What we call smart cameras are essentially connected cameras because what they do is stream video over the Internet. These gadgets perform no analysis on the data; the connectivity serves only as a conduit for video transfer.
The connected camera is a ubiquitous device that has various applications from homes, streets, stores, offices and even on peoples’ bodies. A study showed that crime rates drop at places with cameras and a small gesture like placing a dummy camera seems to do the job.
The concept of smart home application for connected cameras is accessible to most people. It is fascinating because it creates a way to see into your home regardless of where you are, thereby giving users that extra peace of mind. However, all the connected cameras on the market are designed to work on a motion detection principle, meaning if they sense motion they send you an alert regardless of what was seen. This design principle is a big problem for consumers because it creates an avalanche of meaningless data (like those 28 videos of your cousin John walking around) and these companies charge users exorbitant storage fees for these videos.
Deep learning, computer vision and face recognition have been extensively deployed in various image analysis applications and are no-brainers when it comes to integration with connected cameras. However, given its complexity, it is a difficult problem to solve which is why there has been a lot of talk with different companies releasing their impractical application of this technology that users don’t understand and can’t use. One thing the former CEO of Nest (Tony Fadell) was right about is in keeping smart home simple and not complicated.
For example, Nest just released a Nest IQ camera that deploys face recognition for their users. It is supposed to recognize when “familiar faces” get captured by the camera, which means it isn’t user-defined and the camera will have to see a face first. If you are lucky to get a notification, you have to go to the familiar face section, which contains a multitude of faces that have been seen by the cameras making that another outlet for data overload.
Due to this impractical approach and poor implementation the application is riddled with errors such as high false positives/negatives that can happen when the camera is facing TV, mirrors or even portraits. This drives users to frustration and eventually turning off their cameras. In addition to these flaws, it would also cost users more money to use the advanced Nest aware feature because it is “intelligent”. The sad thing about this is that like a true herd, other companies in the space have the same version of this implementation in exactly the same way, which means that all of them essentially have the same flaws in the design.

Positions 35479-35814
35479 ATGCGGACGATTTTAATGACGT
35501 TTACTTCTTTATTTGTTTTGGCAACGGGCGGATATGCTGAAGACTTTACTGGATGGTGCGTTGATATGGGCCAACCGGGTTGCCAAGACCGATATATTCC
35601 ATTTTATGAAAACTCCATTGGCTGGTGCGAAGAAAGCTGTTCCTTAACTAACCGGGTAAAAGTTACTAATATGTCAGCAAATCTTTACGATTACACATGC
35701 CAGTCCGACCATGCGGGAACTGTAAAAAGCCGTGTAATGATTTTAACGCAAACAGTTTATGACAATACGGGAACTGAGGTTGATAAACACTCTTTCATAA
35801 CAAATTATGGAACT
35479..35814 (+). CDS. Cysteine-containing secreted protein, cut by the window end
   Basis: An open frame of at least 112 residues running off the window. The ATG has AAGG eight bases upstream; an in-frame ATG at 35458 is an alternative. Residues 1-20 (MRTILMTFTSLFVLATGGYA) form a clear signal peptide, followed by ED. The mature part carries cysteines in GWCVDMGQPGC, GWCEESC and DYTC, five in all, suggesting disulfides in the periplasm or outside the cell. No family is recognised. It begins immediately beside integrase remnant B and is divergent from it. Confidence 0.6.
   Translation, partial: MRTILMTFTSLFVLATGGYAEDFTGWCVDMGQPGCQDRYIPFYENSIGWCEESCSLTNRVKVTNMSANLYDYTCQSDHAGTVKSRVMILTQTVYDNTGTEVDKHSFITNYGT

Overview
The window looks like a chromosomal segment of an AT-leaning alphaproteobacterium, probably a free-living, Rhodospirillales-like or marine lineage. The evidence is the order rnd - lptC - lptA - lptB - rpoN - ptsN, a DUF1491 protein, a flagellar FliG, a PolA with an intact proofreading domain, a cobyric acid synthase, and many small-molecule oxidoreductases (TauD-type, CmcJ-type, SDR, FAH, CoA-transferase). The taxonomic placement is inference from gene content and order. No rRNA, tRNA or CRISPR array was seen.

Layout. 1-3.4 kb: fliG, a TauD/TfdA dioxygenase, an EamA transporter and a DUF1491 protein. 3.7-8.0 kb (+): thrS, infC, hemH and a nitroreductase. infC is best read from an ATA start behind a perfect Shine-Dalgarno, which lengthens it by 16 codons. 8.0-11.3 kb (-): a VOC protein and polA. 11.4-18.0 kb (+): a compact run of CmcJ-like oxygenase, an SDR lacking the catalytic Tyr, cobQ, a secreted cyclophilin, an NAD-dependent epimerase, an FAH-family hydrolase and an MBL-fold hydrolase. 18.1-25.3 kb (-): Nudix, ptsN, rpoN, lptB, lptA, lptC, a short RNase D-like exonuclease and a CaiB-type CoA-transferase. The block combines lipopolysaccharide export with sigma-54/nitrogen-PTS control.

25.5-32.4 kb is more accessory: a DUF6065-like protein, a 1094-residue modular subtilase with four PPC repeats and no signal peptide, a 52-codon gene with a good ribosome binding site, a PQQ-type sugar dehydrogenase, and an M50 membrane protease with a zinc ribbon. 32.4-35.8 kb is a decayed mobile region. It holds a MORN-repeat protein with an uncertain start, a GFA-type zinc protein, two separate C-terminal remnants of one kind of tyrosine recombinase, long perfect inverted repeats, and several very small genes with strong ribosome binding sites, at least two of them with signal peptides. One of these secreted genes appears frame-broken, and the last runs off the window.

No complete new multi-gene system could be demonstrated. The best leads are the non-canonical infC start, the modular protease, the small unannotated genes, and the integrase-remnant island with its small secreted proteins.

At CleepCam we are breaking with this monotonous tradition. We have developed a machine learning enabled camera with a user-defined platform, which enables users to easily teach their cameras who they want it to recognize by simply uploading pictures to an image gallery. Rather than “familiar faces” users would have a friendly and practical image gallery interface that users can fully control.
The concept is about turning an image gallery into an intuitive interface and thanks to social media, people are already familiar with the concept. Users upload and tag images of the people they want their camera to recognize on their image gallery and simply tap on the picture to setup customized notification or grant access to doors using our facelock feature.
This simple workflow ensures that the user is always in control of information flow with the classification of data into sections that’s curated in a glanceable way for the user. Given the fact that we are the best at converting live-videos into actionable data, we have also created an API, which helps so other smart devices can plugin to create that ecosystem that is so needed in smart home market.